The huge ecosystem restoration efforts being proposed potentially cause real problems for pastoralists. This is because large areas of open rangelands are earmarked for tree planting and biodiversity protection through exclusion. These so-called nature-based solutions are frequently new forms of colonialism, opening the gates to ‘green grabbing’, where land and resources are appropriated in the name of environmental conservation.
Methane was also a hot topic. The huge reductions in emissions proposed under the Global Methane Pledge have major implications for livestock production. Yet a session I attended was obsessed only with technical solutions -– feed additives, methane-reducing inhibitors and vaccines, seaweed supplements, even face masks for cows.
Once again, livestock systems were lumped together, without differentiating between highly polluting industrial systems and more climate-friendly extensive systems, such as African pastoralism. Indeed, many of the solutions proposed are already being practised in extensive grazing systems. The problem I guess is that these practices could not be patented and sold by agribusinesses.
Climate and capitalism
So how do these two worlds intersect? Everyone is keen on nature, no-one wants catastrophic climate change, but why are the solutions so divergent? At root, the two camps (and many in between) have different views on the role of capitalism in climate change.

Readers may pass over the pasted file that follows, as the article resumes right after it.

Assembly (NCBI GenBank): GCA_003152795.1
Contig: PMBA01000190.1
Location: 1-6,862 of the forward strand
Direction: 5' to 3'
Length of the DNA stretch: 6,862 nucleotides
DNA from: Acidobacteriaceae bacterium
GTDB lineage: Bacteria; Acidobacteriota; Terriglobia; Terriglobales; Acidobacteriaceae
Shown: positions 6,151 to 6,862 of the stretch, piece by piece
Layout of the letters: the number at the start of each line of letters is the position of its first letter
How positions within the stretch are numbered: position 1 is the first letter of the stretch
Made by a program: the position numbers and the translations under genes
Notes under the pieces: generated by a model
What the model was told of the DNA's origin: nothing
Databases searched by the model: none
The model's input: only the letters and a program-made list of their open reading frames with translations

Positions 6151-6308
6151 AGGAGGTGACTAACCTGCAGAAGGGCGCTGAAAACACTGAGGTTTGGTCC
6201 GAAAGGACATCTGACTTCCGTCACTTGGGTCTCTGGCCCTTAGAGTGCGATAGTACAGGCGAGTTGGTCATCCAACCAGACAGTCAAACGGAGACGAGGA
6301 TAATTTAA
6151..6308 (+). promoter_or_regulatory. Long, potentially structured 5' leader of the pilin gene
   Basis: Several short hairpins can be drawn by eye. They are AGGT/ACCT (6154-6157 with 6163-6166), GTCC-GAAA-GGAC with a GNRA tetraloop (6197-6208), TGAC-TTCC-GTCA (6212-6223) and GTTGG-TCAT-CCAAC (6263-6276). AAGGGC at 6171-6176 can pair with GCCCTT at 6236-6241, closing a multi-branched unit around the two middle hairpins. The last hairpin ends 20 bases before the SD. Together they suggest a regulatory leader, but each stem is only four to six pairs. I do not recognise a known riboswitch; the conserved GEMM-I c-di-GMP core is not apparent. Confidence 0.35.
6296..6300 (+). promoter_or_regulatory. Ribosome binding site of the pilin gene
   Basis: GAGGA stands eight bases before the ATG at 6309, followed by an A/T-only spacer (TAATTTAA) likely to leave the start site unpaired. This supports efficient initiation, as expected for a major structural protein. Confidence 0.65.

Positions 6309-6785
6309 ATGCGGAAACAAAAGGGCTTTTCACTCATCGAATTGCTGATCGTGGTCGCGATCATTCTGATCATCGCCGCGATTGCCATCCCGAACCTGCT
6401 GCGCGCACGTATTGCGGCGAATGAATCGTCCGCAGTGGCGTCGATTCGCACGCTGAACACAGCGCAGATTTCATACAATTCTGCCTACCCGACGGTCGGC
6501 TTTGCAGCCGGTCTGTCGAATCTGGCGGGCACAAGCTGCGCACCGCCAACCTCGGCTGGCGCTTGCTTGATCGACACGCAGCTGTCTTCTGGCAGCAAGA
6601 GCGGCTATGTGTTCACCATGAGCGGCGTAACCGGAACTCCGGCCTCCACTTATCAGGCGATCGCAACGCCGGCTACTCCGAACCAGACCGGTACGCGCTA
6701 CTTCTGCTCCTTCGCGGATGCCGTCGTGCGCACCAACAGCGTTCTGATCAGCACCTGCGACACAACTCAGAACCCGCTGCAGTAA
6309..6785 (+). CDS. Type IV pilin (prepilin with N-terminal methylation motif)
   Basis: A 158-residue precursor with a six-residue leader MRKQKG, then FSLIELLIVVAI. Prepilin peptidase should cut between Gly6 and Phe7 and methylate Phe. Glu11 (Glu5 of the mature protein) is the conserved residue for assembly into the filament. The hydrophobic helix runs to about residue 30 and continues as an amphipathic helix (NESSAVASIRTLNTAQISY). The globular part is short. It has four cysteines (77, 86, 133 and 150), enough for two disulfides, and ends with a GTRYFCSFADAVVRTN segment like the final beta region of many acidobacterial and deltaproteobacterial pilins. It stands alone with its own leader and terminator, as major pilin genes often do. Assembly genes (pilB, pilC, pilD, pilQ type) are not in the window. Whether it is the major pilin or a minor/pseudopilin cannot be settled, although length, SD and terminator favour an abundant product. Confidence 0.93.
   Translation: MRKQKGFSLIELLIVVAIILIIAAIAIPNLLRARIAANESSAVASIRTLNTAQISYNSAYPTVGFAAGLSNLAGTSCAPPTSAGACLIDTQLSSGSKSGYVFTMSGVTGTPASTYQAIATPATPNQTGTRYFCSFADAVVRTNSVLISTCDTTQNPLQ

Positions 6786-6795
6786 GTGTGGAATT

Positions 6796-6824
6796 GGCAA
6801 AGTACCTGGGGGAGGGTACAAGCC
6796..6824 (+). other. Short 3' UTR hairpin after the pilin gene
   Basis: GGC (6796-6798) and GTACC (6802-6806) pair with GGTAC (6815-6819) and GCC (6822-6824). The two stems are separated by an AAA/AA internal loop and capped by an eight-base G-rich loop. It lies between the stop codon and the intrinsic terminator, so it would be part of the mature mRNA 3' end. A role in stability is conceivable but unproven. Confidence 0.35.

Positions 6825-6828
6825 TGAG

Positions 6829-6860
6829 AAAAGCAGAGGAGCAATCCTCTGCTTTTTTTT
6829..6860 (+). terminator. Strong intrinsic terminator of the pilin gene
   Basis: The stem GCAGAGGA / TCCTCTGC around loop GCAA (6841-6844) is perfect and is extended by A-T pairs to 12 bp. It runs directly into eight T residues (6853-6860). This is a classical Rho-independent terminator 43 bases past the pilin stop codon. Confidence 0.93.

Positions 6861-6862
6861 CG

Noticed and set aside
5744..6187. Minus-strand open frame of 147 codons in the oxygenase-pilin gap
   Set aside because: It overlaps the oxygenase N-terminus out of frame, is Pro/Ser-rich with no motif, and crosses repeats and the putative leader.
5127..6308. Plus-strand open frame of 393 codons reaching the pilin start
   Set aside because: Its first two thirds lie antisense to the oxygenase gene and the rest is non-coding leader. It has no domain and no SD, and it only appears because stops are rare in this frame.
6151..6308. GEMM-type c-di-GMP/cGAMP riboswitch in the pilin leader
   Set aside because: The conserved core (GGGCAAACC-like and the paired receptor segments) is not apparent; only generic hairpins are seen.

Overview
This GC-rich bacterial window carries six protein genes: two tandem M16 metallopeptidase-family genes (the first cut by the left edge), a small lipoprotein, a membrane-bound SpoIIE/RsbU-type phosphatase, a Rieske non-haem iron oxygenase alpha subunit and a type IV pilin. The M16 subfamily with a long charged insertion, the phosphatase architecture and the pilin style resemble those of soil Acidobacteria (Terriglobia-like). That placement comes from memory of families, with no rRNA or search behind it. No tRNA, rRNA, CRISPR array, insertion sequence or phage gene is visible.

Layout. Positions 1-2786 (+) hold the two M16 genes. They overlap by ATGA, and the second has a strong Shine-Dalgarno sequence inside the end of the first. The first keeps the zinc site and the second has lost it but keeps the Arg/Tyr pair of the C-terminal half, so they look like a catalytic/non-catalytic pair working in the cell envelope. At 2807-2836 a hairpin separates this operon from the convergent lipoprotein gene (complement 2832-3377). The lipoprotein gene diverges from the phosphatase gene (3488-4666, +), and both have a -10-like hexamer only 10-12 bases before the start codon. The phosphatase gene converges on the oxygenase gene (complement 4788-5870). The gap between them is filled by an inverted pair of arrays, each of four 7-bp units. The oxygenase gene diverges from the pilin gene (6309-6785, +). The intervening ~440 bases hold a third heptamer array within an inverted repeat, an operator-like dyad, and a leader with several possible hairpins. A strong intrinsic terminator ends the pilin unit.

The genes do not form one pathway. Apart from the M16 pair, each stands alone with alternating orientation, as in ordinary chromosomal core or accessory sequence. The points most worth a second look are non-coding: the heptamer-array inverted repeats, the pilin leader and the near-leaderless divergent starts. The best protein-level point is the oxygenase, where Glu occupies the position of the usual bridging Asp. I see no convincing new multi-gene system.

For those in the Blue Zone, a long-term shift from reliance on fossil fuels is (largely) accepted. But capitalism in its new green guise, many argue, can save the day through technology investment and market mechanisms – and notably through the plethora of offsetting schemes that make up the net-zero plans.
By contrast, critical civil society and youth voices argue that capitalism is the root cause of the problem, together with its handmaiden colonialism. The only solution therefore is to overhaul capitalism and dismantle unequal global power relations. But how, through what alliances?
In a recent paper –- climate change and agrarian struggles – we explored the challenges of ‘eroding capitalism’ to create structural transformation and climate justice. However, in Glasgow I missed these crucial, political debates about ways forward. Are new styles of multilateral negotiation possible? Can genuine inclusion occur, going beyond the performance of participation where an ‘indigenous’ person or ‘community’ leader is co-opted? Can a true dialogue emerge about our common future?
I of course had very limited exposure to the thousands of simultaneous events. But my sense was that there was little meaningful interchange between different positions. Two worlds talked past each other or – because of restricted access, problems with visas and the high costs of attending –- never even met.
Ian Scoones receives funding from the European Research Council through an Advanced Grant.
Read the full article here.
This content was originally published by The Conversation. Original publishers retain all rights. It appears here for a limited time before automated archiving. By The Conversation